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Welcome, Jerry Coyne, to the Exciting Field of Intelligent Design Research

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Darwinist Jerry Coyne ponders the circuitous course of the recurrent laryngeal nerve. He writes:

On pages 82-84 of Why Evolution Is True I discuss the recurrent laryngeal nerve of humans (and other tetrapods) as an example of evolution. It’s evidence via “retrodiction,” which is what I call the situation when a previously unexplained and puzzling phenomenon can be understood only in light of a theory, thus supporting that theory — in this case, evolution.

The anatomy, embryology, and evolution of the recurrent laryngeal nerve are fascinating. The left recurrent nerve takes a loop down from the vagus nerve in the neck, slips under the aortic arch, and goes back up to the larynx (the voice box). The right recurrent nerve loops under the subclavian artery. They take these circuitous paths because both nerves develop from the 6th pharyngeal arch in the embryo, and several of the great vessels emerging near the heart also develop from the 6th (and 4th) pharyngeal arch. The vessels descend from the neck to the chest to join the heart during development, and trap and drag the recurrent laryngeal nerves with them.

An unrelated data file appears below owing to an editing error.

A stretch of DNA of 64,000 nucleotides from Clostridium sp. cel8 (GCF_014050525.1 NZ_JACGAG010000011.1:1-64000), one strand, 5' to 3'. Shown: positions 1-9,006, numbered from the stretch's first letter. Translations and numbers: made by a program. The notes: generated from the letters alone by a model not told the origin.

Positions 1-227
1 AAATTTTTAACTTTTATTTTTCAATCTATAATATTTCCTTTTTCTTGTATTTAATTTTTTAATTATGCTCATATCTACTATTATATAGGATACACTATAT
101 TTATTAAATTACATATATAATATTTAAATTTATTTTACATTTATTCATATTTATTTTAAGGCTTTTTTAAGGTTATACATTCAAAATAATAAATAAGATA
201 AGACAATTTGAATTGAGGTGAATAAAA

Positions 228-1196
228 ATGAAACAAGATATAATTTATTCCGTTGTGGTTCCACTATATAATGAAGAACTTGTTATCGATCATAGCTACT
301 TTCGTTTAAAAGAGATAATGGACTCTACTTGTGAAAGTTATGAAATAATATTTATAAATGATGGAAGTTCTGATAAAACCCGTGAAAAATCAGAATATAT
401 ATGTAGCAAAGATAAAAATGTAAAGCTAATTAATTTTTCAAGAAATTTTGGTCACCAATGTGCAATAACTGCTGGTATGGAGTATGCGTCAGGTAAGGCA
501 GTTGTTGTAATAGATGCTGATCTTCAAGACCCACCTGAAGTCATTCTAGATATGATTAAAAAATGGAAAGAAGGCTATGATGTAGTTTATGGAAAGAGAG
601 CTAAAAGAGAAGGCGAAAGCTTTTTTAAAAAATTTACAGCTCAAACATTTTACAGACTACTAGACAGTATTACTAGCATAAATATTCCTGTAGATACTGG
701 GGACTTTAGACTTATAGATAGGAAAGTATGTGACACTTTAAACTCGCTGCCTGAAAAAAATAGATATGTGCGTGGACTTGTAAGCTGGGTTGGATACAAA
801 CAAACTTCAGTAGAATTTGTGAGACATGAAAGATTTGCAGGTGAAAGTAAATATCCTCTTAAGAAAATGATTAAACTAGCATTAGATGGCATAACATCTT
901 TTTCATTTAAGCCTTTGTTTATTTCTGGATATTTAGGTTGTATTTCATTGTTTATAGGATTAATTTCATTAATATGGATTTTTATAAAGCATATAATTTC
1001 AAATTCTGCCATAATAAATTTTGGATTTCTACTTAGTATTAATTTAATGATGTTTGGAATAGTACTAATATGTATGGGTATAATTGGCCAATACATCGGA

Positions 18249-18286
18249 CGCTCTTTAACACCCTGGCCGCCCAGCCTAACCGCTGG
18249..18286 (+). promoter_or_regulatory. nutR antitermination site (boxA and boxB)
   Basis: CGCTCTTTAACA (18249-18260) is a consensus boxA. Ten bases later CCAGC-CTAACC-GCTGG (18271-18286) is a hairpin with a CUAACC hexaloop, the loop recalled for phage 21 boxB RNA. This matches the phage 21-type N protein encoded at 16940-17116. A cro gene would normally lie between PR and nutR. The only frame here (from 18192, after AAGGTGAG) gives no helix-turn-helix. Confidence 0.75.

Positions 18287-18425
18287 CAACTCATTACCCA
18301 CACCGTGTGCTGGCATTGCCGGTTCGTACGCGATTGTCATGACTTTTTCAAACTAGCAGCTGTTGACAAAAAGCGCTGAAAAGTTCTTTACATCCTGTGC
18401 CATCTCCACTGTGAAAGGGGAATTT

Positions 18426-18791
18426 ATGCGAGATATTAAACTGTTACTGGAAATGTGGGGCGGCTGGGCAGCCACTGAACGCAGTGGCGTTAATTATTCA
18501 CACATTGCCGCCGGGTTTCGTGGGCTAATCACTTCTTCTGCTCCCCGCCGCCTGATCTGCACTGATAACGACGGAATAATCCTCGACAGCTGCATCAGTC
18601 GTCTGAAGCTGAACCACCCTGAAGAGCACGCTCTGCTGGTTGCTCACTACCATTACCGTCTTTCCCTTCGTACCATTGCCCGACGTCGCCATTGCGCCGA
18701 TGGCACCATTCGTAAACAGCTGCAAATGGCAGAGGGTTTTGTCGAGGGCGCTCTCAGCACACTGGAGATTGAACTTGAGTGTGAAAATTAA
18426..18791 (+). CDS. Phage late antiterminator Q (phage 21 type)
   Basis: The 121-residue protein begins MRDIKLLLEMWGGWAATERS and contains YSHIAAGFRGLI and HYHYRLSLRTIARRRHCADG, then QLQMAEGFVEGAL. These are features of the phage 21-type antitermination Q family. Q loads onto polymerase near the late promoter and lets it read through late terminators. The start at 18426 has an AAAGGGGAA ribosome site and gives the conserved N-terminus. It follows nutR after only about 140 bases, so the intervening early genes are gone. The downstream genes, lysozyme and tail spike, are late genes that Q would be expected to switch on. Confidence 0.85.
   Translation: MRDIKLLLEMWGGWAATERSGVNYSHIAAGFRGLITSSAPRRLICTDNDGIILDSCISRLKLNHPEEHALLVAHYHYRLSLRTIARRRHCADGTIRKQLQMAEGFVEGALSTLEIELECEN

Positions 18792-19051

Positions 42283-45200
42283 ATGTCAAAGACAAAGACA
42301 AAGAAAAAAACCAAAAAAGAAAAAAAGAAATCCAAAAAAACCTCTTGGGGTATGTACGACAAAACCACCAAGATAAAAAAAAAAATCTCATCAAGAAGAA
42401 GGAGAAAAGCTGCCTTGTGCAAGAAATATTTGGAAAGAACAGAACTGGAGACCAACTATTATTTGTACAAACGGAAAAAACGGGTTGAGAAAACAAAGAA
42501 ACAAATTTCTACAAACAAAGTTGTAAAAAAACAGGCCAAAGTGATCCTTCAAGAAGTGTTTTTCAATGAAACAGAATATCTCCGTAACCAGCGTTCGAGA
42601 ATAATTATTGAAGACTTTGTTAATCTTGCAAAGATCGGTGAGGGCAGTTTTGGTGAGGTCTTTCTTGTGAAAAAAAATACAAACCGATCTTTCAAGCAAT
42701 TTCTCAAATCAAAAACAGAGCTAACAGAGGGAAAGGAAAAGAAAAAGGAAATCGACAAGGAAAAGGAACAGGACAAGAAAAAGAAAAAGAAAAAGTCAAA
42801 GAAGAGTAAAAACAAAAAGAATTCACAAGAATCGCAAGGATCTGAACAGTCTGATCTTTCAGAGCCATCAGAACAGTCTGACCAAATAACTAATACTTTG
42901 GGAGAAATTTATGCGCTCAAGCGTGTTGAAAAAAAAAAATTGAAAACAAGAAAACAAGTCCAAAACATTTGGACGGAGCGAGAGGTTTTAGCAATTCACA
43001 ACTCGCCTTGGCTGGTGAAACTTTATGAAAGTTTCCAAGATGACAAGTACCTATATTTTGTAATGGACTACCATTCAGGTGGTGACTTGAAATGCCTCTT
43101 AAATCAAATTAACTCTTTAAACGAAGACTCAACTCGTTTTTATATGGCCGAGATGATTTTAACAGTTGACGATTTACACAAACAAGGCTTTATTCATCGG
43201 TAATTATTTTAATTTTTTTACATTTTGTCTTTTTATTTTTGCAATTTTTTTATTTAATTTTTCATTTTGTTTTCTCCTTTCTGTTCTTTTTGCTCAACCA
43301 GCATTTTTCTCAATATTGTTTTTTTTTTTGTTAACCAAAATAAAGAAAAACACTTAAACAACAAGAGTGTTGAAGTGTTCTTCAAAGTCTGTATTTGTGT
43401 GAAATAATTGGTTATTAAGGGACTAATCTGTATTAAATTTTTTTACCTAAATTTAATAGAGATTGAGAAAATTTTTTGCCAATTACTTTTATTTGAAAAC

So Coyne, appropriately, applies the design inference to the recurrent laryngeal nerve. “Would a designer have done it this way, or can unintelligent natural selection or chance best explain it?” He arrives at the conclusion that natural selection or chance are better explanations, which is a reasonable conclusion. 

By Far the Best Explanation

This is good intelligent design science. We look at biological structure and function, and we ask: “Is this evidence for intelligent design, or is chance or unintelligent natural selection a better explanation?” For many things in biology — the genetic code, the intricate nanotechnology that powers intracellular metabolism, the astonishing functional complexity of the camera eye — intelligent design is by far the best explanation. Chance and unintelligent natural selection are powerless to create such remarkable functional complexity.

It is precisely this design science — evaluation of design and chance and biology according to the evidence — that Coyne uses to attribute the course of the recurrent laryngeal nerve to chance and unintelligent causes.

While I withhold opinion about the recurrent nerve (there is much we don’t understand about its physiology and I don’t want to fall victim to the “natural selection of the gaps” fallacy), I welcome Coyne to the exciting field of intelligent design research. I knew he’d come around.

Photo: Jerry Coyne interviewed by Dave Rubin on The Rubin Report (screen shot).